5 Things Master Brewers Really Want To Know About Hops
The Master Brewers Association of America, New England District gathered on the campus of the Anheuser-Busch Brewery in Merrimack, NH for its Spring Meeting the weekend of April 15-16.
As Haas’ National Sales Manager, Roy Johnson felt quite fortunate because the Saturday morning session was deemed a “Hop Summit.” He shared the stage with Shane Dale of BSG and Gene L’Etoile, a local hops farmer from Northampton, MA. Roy led off the presentations with a 2015 – 2016 hop crop update, Shane followed and talked about new technologies in hop processing and Gene shared his fascinating journey from career engineer to that of a full-time farmer – and how he came to grow and sell hops in the northeast. A Q&A followed and it was in these questions that the panel uncovered what was on the minds of the 80 or so brewers in attendance – as far as hops are concerned at least! The following are a few of the questions posed to the panel which Roy found to be the most relevant and the responses he shared on each.
1. How much pressure is there really on available acreage in the Pacific Northwest (PNW)? And assuming that the pressure is real, is there potential for additional acreage in CA where there used to be farms?
There has been ever-increasing pressure on land availability for hop acreage over the past decade especially. In fact, we’ll probably see over 5,000 more acres planted in the next crop year alone – almost all of it for aroma hops. For just this reason, we are seeing hops being grown where they have never been before or haven’t been for decades. Regardless, almost all the growth (on a percentage basis) is occurring in the PNW (Washington, Idaho, Oregon). As for California (primarily northern California), we don’t think we’ll see much activity there due to the limited availability of water resources. And even if the water issue could be resolved California farms would require new hop processing infrastructure that makes the whole notion quite cost prohibitive and highly unlikely.
2. Where else are hops being grown across the U.S besides the PNW? What are some of the statistics associated with hop acreage and production outside the PNW and how quickly is that production increasing?
If you look at hop acreage in the U.S. it should reach almost 52,000 acres in 2016 with over 95% of it being located in the PNW. And with the higher yields achieved in the PNW about 98% of all hops production comes from this region too – with close to 75% of that total coming from Washington state alone. In comparison, we understand that Michigan is pushing to get to almost 2,000 total acres by 2020. The good news in Michigan is that they appear prepared to make the necessary capital investment needed to put the processing infrastructure in place to handle this growth. The challenge for them – and many other regions across the country – is that limited sunlight and highly humid conditions can invariably lead to mildew issues that put real pressure on yields. We are also seeing some movement in WI and NY – primarily due to tax credits for the use of in-state products. Nonetheless, we are estimating only a modest expansion of acreage in the non-PNW regions over the next 5 years.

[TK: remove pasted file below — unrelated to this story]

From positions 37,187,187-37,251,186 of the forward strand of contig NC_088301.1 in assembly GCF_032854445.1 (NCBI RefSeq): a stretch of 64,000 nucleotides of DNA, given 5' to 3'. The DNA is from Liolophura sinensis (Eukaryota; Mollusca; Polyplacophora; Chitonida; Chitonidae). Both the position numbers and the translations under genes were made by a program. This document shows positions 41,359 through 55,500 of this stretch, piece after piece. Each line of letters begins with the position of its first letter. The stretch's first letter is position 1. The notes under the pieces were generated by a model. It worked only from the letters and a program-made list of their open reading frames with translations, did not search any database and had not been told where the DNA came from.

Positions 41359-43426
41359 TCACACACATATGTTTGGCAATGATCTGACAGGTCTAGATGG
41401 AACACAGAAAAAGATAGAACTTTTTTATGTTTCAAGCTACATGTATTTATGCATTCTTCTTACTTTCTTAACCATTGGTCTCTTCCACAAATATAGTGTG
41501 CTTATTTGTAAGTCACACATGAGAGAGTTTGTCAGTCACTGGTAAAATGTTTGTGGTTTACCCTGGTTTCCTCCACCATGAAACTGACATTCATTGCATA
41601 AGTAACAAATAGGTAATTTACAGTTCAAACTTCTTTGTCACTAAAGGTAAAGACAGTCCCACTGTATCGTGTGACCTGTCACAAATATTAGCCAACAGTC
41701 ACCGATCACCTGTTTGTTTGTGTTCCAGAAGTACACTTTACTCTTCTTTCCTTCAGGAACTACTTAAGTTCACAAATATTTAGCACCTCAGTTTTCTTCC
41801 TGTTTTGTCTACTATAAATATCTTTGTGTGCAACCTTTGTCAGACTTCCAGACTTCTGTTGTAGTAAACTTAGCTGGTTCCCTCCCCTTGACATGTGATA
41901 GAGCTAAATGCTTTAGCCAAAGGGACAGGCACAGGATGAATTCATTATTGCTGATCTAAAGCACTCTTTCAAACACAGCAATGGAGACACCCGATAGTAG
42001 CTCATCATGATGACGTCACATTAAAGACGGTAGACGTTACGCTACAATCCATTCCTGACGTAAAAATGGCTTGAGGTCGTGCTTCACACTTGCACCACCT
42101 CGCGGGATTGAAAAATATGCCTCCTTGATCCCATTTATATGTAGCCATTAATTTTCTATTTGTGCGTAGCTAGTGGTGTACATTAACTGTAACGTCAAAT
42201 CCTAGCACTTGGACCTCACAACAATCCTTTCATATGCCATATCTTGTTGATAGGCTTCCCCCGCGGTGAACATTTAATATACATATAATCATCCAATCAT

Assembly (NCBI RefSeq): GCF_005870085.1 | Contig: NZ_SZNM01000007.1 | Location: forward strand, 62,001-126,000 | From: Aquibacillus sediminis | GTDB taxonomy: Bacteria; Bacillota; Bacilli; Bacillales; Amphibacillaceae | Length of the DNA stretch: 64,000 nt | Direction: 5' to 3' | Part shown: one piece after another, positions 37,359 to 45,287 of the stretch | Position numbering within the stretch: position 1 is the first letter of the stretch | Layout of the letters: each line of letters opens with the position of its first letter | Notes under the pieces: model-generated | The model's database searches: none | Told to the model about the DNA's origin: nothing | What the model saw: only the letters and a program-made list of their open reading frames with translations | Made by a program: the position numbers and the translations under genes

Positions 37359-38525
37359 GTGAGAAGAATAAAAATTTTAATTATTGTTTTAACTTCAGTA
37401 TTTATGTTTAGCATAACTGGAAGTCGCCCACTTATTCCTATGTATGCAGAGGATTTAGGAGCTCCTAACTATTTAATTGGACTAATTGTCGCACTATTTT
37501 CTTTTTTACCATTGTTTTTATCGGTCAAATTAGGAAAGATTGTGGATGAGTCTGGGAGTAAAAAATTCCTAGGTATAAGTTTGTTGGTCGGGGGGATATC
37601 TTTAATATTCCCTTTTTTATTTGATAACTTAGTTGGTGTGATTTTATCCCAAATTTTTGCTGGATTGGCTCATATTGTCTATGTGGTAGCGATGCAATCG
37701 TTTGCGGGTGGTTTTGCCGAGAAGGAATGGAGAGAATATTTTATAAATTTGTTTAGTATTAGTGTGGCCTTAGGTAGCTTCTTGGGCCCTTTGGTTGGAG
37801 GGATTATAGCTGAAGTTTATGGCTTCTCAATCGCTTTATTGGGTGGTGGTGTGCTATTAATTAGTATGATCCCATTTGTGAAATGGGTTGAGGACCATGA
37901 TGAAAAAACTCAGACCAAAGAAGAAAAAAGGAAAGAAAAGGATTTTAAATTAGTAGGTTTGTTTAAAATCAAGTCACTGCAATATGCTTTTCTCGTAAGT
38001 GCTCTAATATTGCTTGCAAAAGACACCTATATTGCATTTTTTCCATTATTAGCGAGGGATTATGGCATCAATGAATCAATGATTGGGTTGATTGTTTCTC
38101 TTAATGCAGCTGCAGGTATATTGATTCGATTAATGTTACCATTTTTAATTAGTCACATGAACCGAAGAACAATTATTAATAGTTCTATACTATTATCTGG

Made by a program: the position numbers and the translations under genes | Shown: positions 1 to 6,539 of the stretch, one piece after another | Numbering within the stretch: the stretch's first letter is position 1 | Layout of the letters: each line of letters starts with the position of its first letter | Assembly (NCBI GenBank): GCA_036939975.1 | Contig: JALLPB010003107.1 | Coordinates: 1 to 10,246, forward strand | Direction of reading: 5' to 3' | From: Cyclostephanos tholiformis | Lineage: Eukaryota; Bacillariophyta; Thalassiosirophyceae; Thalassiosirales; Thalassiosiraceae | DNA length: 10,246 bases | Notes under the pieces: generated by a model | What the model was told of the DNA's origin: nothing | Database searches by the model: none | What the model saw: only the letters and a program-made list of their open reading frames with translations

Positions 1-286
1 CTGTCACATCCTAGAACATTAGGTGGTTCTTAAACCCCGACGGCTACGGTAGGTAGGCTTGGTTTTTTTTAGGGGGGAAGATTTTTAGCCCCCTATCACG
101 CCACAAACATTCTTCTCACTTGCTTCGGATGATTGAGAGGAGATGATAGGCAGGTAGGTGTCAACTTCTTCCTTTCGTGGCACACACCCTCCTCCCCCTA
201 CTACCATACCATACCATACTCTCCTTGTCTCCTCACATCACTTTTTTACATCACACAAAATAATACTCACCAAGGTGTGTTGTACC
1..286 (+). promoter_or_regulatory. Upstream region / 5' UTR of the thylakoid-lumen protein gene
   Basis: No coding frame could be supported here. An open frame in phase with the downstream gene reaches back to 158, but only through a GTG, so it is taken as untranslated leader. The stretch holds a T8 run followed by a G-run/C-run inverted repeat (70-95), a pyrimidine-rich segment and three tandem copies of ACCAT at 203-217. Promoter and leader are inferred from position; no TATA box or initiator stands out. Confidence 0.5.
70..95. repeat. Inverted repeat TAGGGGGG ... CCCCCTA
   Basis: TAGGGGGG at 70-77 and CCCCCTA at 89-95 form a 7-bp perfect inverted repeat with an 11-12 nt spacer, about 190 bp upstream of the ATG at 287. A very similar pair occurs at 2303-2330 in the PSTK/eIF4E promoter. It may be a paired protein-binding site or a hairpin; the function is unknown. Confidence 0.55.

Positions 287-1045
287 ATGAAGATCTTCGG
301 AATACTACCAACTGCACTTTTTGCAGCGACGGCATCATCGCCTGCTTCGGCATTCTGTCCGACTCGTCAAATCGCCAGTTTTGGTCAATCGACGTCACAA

3. What do hops growers/suppliers need from brewers – what are best practices – to help you manage short- and long-term hop planning?
It’s incumbent on both brewers and their hop suppliers to remain in constant communication on changing brand portfolios and increases or decreases in overall business. Changes will always occur as the consumer tastes ebb and flow but working together to guard against unexpected and last-minute changes will help keep brewers well stocked with the hops they need. It might be worth having a look at a blog post that Pete Mahony, the Vice President of Supply Chain Management at Haas, recently wrote on just this subject (The State of the Hops: Talking Supply Chain with Pete Mahony).
4. There are more and more proprietary hops varieties – how long do they stay proprietary before they become public?
Patents on proprietary hops are good for 20 years after the patent is granted. At that time those hops can be grown/sold by others, but all rootstock is still owned by the respective plant breeding companies and therefore the ability to grow these varieties past expiration of the patent is subject to obtaining root materials from the owner of the variety. Furthermore, they cannot use the names of proprietary hops that have been trademarked.
5. You shared that it takes 12 years to develop a new variety. That seems very expensive and risky. How do you plan and manage it?
Breeders and farmers are constantly working towards identifying new varieties – that’s their job and their focus. And many in the industry aren’t aware of it but Haas along with Select Botanicals are founders of the Hops Breeding Company. So investment in new varieties is a major priority for John I. Haas. We’ve got over 100 dedicated acres of experimental farms in Yakima. Any new variety starts as a single plant and with feedback from many sources – brewers primarily, our customers – those hops with the most potential earn expanded acreage; a single plot might give way to a mound and then a ½ acre and so on. So brewer feedback and brewing trials are the drivers of a varieties continued success. And I should mention that Haas built a 2.5hl, 5-vessel state of the art brewhouse only a few years ago. We call it the Innovations Brewery – the opportunity to actually brew beer with the experimental hops is an important driver of our ability to bring those new varieties with the most potential to the market.